Archives des maladies du coeur et des vaisseaux 03/1990; 83(2):209-15. · 0.40 Impact Factor
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    ABSTRACT: We report a series of 22 children with complete atrioventricular canal (CAVC) operated upon before the age of one year. The youngest patient was 1 month old and weighed 3 kg. The patients' mean age was 7 months and their mean weight was 5.4 kg. 15 patients had trisomy 21, and in one patient the CAVC was associated with tetralogy of Fallot. The remaining 21 patients had congestive heart failure resistant to medical treatment, with clinical evidence of pulmonary arterial hypertension (PAHT). At the time of surgery, 2 patients had been under artificial respiration for one month. All patients were explored by echocardiography and cardiac catheterization. The mean pulmonary pressure/aortic pressure ratio was 0.92; the mean pulmonary flow rate/systemic flow rate ratio (Qp/Qs) was 2.9/1 and the mean pulmonary resistance/systemic resistance ratio (Rp/Rs) was 0.22. All children were operated upon under deep hypothermia with circulatory arrest (mean 54 min); the patient with tetralogy of Fallot had an additional period of extracorporeal circulation. Fourteen patients had Rastelli's type A CAVC and 8 had type C CAVC. All were operated upon by the classical Rastelli technique, using a single autologous pericardial patch; in none of the patients was the septal "slit" or "commissure" entirely closed. Three patients died within 48 hours of the operation: the first one died of sudden low cardiac output 18 hours after surgery, the second one of persistent PAHT and the third one of malignant hyperthermia. The patient under artificial respiration before surgery could not be disconnected and died on the 30th post-operative day.(ABSTRACT TRUNCATED AT 250 WORDS)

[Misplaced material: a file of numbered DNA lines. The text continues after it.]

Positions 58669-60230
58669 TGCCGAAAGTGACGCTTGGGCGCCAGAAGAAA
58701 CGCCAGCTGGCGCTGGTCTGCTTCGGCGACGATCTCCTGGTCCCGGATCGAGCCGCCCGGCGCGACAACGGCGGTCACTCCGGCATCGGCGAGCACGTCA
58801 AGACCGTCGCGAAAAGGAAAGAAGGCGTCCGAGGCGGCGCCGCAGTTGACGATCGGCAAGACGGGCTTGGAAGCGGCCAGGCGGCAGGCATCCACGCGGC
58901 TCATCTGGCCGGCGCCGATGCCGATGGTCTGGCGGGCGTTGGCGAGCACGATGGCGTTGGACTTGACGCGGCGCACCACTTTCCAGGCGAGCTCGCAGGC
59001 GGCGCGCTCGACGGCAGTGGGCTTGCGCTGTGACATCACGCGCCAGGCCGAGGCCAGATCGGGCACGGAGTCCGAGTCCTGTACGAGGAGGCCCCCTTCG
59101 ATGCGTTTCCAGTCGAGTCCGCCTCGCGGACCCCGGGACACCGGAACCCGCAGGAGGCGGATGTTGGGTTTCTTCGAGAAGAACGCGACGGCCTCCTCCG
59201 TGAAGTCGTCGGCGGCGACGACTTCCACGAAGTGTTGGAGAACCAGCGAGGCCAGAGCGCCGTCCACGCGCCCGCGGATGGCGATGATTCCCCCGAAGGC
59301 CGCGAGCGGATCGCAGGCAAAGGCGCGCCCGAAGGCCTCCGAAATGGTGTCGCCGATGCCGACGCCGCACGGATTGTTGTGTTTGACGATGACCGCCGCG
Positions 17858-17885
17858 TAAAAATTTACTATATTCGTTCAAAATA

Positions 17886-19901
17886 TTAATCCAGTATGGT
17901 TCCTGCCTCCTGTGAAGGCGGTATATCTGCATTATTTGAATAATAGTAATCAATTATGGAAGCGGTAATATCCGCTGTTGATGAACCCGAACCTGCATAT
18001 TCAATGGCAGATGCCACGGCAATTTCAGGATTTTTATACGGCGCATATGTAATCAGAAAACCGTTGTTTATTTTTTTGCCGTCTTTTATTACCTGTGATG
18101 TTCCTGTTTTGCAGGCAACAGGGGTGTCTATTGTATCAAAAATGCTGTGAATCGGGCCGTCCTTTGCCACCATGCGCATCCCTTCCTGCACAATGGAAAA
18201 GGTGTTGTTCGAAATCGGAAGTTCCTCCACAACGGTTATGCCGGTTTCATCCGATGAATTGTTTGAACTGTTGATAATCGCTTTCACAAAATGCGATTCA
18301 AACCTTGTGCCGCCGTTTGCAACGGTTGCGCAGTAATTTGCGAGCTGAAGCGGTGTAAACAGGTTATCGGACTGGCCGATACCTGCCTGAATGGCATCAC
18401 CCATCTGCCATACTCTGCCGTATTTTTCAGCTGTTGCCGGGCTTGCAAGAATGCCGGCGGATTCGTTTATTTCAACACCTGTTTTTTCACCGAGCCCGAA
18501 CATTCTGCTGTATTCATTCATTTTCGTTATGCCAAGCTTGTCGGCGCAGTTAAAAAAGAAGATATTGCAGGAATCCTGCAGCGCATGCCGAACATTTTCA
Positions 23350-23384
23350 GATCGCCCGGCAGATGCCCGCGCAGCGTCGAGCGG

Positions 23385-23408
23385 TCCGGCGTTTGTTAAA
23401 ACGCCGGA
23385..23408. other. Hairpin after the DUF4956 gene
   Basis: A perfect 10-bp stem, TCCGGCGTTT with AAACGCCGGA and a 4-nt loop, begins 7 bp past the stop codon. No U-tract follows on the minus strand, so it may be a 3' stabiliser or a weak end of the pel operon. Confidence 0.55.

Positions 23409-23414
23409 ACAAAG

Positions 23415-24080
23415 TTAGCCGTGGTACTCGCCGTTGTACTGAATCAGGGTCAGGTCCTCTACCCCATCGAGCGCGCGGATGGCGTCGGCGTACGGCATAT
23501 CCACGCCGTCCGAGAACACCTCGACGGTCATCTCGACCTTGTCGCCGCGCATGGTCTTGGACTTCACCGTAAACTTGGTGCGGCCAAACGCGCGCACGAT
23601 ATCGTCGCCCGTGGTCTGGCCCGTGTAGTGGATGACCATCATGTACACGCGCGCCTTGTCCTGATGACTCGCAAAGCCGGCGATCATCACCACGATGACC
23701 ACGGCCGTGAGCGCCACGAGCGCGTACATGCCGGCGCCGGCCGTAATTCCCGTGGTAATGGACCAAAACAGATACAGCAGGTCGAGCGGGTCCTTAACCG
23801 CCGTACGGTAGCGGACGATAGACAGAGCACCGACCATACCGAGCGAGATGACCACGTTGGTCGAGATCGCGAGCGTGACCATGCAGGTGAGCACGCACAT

Archives des maladies du coeur et des vaisseaux 06/1989; 82(5):719-22. · 0.40 Impact Factor